Location: 14 locations

  • Transanal Total Mesorectal Excision with Laparoscopic Assistance in Treating Patients with Rectal Cancer

    This phase II trial studies how well transanal mesorectal excision with laparoscopic assistance works in treating patients with rectal cancer. Transanal mesorectal excision with laparoscopic assistance is a procedure that combines standard laparoscopy, or multiple small abdominal incisions, with surgery through the anus in order to remove rectal cancer, and it may work better in treating patients with rectal cancer.
    Location: 12 locations

  • Genetic Testing in Determining Irinotecan Hydrochloride Dose in Patients with Metastatic Colorectal Cancer Receiving FOLFIRI and Bevacizumab

    This phase II trial studies how well genetic testing works in determining irinotecan hydrochloride dose in patients with colorectal cancer that has spread to other areas of the body, who are receiving leucovorin calcium, fluorouracil, and irinotecan hydrochloride (FOLFIRI) and bevacizumab. Drugs used in chemotherapy, such as leucovorin calcium, fluorouracil, and irinotecan hydrochloride, work in different ways to stop the growth of tumor cells, either by killing the cells, by stopping them from dividing, or by stopping them from spreading. Immunotherapy with monoclonal antibodies, such as bevacizumab, may help the body’s immune system attack the cancer, and may interfere with the ability of tumor cells to grow and spread. Giving monoclonal antibody therapy with chemotherapy may kill more tumor cells. Genetic testing may help doctors determine how the body breaks down and removes irinotecan hydrochloride. Using genetic testing to determine the dose of irinotecan hydrochloride may be more effective and safer than standard dosing.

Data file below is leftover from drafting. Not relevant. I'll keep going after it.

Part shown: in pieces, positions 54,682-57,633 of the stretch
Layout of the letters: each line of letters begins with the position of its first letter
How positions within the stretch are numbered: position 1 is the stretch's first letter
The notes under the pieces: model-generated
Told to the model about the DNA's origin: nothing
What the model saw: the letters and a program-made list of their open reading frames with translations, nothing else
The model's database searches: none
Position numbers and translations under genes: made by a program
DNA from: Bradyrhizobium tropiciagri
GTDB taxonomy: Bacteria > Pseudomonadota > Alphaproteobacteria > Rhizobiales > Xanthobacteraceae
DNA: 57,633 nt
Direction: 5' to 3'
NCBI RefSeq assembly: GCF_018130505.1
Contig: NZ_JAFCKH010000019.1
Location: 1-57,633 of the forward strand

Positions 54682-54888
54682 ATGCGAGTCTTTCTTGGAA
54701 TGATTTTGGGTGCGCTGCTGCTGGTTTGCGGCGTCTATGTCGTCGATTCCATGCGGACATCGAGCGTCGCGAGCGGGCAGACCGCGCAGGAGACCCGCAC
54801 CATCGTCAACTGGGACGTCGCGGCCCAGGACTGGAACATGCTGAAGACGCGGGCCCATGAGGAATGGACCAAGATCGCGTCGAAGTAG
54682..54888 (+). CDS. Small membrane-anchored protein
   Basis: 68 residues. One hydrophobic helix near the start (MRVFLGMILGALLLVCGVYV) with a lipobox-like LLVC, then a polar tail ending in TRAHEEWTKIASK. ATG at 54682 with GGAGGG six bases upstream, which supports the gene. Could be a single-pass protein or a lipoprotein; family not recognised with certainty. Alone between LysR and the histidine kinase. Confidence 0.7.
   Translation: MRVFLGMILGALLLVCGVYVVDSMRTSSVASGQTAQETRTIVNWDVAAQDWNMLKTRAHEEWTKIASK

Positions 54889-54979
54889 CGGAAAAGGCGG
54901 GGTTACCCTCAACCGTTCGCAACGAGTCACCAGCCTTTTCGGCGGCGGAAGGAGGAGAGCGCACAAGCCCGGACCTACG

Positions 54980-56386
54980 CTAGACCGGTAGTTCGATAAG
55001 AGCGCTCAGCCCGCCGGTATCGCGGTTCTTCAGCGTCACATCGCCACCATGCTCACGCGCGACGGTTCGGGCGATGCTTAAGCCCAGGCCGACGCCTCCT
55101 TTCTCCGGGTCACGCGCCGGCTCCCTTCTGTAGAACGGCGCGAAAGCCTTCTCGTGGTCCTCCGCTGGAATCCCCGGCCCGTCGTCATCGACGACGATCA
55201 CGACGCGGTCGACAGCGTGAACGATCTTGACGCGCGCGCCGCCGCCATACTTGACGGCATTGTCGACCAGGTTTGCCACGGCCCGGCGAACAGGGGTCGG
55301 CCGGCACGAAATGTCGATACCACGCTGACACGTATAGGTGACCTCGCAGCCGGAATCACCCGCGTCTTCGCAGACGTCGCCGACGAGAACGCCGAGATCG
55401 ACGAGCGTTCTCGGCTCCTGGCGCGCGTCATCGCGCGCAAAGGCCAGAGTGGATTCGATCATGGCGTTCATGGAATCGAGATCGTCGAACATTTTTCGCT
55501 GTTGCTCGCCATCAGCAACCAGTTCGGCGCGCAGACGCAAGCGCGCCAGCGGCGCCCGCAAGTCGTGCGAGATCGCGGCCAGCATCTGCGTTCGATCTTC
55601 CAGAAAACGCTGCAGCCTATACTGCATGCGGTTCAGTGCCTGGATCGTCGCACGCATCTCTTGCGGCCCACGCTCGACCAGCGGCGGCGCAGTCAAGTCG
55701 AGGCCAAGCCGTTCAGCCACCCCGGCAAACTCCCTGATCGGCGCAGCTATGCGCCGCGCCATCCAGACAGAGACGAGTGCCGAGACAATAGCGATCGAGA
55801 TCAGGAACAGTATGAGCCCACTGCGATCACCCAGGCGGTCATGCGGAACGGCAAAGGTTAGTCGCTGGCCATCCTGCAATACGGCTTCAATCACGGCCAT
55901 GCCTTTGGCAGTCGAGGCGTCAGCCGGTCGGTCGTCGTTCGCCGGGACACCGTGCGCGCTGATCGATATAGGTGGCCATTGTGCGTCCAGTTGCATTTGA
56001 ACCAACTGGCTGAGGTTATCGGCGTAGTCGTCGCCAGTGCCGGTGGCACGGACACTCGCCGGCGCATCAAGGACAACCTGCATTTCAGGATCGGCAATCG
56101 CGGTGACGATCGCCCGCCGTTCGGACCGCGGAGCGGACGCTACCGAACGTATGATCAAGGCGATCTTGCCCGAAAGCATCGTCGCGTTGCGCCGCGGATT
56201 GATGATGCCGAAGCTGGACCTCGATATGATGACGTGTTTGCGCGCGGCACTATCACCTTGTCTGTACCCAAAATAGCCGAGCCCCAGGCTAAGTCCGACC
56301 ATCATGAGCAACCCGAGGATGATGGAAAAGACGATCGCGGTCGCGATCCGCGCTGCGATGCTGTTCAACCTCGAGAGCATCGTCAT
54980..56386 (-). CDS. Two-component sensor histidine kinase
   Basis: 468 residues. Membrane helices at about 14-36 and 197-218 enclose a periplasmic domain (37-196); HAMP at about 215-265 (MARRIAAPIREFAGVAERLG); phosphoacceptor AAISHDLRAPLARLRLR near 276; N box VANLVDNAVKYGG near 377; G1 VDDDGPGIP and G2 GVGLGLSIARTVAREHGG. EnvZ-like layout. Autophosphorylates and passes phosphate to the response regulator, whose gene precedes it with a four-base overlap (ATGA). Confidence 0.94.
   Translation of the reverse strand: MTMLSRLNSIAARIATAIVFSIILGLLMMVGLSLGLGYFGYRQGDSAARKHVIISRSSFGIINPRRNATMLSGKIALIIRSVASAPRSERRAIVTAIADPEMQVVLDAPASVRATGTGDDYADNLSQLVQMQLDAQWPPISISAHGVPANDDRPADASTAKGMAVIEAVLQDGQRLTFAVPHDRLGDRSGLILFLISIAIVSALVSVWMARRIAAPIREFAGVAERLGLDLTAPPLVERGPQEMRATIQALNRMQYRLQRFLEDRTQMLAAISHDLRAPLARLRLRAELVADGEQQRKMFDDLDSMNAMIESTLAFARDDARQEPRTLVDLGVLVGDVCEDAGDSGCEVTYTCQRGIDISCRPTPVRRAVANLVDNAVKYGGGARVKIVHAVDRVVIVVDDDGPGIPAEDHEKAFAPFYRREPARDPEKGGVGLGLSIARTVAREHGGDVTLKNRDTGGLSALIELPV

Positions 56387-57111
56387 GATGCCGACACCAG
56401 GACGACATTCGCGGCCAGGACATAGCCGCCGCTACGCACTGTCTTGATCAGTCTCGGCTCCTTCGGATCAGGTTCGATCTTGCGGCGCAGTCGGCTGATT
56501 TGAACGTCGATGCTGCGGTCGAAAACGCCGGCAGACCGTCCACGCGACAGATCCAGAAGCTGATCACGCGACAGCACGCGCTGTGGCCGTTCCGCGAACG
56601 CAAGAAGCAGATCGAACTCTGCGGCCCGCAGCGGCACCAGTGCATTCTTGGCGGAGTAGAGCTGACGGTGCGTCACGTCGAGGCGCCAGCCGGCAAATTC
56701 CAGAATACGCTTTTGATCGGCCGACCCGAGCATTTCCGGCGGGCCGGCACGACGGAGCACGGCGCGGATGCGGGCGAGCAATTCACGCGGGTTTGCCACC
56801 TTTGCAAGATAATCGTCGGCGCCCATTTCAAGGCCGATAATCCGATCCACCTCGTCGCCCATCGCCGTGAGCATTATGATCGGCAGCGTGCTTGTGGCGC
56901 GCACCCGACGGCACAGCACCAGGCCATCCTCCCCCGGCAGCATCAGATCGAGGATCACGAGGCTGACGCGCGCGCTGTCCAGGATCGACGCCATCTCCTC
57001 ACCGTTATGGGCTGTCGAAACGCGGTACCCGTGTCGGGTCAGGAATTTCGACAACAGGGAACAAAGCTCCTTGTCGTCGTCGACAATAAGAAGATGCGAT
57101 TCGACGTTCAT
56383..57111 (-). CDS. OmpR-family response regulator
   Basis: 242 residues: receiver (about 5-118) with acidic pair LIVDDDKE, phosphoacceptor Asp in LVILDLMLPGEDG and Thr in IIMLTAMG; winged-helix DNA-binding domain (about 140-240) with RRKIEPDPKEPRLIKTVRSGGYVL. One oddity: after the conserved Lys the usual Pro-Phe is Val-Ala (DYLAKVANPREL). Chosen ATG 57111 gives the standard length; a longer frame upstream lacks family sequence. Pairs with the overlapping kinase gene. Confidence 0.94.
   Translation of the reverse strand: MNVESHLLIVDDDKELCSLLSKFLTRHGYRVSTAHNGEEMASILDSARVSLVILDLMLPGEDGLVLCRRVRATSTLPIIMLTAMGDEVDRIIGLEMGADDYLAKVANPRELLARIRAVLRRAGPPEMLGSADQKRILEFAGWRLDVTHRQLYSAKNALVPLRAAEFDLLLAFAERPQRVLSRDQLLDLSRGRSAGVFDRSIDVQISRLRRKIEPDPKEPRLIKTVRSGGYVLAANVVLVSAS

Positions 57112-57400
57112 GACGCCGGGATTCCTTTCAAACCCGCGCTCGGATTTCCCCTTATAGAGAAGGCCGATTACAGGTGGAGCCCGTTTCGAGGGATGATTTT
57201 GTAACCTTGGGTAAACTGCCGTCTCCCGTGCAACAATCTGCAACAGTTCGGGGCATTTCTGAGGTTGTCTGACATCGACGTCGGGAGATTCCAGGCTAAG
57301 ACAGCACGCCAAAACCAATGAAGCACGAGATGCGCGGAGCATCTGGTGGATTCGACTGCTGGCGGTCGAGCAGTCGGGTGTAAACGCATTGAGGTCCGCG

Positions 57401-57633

Location: 9 locations

  • Trametinib and Trifluridine and Tipiracil Hydrochloride in Treating Patients with Colon or Rectal Cancer That is Advanced, Metastatic, or Cannot Be Removed by Surgery

    This phase I trial studies the side effects and best dose of trametinib and trifluridine and tipiracil hydrochloride in treating patients with colon or rectal cancer that has spread to other places in the body or cannot be removed by surgery. Trametinib may stop the growth of tumor cells by blocking some of the enzymes needed for cell growth. Drugs used in chemotherapy, such as trifluridine and tipiracil hydrochloride, work in different ways to stop the growth of tumor cells, either by killing the cells, by stopping them from dividing, or by stopping them from spreading. Giving trametinib and trifluridine and tipiracil hydrochloride may prevent cancer cells from dividing and work better in treating patients with colon and rectal cancer.